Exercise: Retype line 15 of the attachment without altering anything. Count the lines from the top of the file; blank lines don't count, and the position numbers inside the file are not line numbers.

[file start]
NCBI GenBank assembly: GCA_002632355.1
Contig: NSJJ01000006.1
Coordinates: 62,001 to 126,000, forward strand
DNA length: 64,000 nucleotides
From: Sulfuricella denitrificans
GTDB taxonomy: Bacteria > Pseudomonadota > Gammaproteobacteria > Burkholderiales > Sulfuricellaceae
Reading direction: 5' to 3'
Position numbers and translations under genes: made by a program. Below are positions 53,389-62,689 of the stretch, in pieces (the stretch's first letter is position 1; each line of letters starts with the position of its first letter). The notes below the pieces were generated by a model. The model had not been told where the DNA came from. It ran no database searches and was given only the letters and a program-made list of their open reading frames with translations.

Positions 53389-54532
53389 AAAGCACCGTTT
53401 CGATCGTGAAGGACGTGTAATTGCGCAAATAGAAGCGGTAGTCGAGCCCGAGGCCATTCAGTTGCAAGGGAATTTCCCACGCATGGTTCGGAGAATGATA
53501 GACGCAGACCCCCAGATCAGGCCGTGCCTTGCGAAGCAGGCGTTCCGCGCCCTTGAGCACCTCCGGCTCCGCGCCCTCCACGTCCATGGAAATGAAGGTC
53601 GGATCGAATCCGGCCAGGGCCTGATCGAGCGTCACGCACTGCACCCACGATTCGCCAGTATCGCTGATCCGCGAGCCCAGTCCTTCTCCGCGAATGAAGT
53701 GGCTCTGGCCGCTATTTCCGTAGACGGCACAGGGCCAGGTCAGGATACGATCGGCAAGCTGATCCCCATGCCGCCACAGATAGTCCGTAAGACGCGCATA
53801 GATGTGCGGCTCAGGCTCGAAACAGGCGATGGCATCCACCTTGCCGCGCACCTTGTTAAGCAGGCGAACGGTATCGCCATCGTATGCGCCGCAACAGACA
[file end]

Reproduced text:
53801 GATGTGCGGCTCAGGCTCGAAACAGGCGATGGCATCCACCTTGCCGCGCACCTTGTTAAGCAGGCGAACGGTATCGCCATCGTATGCGCCGCAACAGACA